The practice of operating room (OR) clinicians–nurses, surgeons, and anesthetists–is fundamentally about preserving life. Some patients, however, die in the OR. Clinicians are therefore vulnerable to moral and emotional trauma. In this paper, we discuss three forces that shape clinicians’ moral and emotional experiences in OR care: biomedical values, normative death discourse, and socially (un)sanctioned grief. We suggest how each of these forces increases clinicians’ vulnerability to feel traumatized when their patients die. We hope this discussion will stimulate clinicians and researchers to engage with social and cultural determinants of clinicians’ experiences when patients die.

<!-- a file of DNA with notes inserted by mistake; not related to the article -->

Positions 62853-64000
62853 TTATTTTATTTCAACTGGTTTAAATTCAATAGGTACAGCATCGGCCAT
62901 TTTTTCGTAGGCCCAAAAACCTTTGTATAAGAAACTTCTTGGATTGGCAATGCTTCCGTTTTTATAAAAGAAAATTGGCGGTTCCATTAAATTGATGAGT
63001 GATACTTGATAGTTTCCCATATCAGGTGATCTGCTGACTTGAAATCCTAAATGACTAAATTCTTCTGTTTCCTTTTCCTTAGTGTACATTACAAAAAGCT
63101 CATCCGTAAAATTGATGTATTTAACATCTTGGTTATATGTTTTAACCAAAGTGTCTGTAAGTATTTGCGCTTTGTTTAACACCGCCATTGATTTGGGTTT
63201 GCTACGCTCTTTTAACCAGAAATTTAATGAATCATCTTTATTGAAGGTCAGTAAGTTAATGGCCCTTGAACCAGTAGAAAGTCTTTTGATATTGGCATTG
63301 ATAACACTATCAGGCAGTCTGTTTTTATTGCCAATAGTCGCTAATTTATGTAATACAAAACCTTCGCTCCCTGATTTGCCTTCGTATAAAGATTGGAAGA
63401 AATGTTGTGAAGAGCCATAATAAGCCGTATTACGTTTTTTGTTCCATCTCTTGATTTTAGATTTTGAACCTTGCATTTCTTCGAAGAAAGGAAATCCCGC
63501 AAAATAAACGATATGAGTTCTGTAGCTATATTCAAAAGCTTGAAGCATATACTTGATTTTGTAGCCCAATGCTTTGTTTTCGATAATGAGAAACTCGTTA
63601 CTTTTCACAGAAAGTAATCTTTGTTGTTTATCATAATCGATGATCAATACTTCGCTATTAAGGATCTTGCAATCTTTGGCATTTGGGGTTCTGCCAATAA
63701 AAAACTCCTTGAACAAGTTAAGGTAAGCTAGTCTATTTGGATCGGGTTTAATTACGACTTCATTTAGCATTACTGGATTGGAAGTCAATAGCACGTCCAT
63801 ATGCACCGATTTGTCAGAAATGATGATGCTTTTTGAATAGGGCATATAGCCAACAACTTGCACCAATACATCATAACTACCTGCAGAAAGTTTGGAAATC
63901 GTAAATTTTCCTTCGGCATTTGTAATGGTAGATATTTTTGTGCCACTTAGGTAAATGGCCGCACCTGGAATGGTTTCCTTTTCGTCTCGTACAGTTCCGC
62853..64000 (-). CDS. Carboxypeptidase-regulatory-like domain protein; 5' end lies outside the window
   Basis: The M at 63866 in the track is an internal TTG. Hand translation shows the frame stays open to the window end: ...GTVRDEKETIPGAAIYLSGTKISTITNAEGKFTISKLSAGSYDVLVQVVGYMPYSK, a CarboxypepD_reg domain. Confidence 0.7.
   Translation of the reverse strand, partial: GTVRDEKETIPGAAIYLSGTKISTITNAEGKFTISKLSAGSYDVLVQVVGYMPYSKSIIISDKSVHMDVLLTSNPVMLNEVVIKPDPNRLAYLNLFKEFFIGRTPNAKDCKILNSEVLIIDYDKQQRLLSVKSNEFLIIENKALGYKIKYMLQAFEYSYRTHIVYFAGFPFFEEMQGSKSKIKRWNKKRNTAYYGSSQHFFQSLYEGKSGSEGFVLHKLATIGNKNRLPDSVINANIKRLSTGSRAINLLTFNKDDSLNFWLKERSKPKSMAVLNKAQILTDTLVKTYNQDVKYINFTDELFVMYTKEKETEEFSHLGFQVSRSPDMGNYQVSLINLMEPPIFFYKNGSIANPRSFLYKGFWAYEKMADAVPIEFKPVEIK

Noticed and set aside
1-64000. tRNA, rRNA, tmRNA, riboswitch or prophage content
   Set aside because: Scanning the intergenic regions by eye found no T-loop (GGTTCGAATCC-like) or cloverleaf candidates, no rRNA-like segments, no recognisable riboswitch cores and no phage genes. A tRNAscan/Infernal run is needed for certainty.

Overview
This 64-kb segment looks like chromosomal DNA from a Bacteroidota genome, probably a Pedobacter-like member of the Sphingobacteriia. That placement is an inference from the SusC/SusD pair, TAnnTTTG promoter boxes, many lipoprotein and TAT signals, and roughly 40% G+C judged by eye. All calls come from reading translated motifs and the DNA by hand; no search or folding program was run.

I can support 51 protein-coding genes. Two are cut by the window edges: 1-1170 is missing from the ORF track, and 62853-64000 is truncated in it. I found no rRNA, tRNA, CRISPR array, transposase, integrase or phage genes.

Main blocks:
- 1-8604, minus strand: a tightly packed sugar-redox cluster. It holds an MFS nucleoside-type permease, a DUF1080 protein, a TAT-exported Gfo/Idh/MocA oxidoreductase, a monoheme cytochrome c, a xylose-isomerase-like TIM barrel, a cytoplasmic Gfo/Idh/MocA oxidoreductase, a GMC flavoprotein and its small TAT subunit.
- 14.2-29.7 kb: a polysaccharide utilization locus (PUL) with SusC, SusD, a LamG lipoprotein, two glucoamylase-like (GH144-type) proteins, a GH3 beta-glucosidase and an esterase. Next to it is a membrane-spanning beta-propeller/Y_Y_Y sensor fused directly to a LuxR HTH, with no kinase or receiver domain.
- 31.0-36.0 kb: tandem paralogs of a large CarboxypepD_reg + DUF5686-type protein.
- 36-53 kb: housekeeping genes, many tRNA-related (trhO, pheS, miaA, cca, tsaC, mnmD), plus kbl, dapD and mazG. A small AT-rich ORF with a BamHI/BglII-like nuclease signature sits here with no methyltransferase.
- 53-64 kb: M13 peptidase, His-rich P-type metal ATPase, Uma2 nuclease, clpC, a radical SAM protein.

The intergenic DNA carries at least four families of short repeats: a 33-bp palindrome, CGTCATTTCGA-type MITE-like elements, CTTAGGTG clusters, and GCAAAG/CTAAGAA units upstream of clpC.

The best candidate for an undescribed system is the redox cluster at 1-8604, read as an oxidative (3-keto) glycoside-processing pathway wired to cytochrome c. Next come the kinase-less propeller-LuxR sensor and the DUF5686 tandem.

Additional Metadata
Persistent URL dx.doi.org/10.1080/07481187.2018.1461711
Journal Death Studies
Citation
Hartley, H. (Heather), Wright, D.K. (David Kenneth), Vanderspank-Wright, B. (Brandi), Grassau, P, & Murray, M.A. (Mary Ann). (2018). Dead on the table: A theoretical expansion of the vicarious trauma that operating room clinicians experience when their patients die. Death Studies. doi:10.1080/07481187.2018.1461711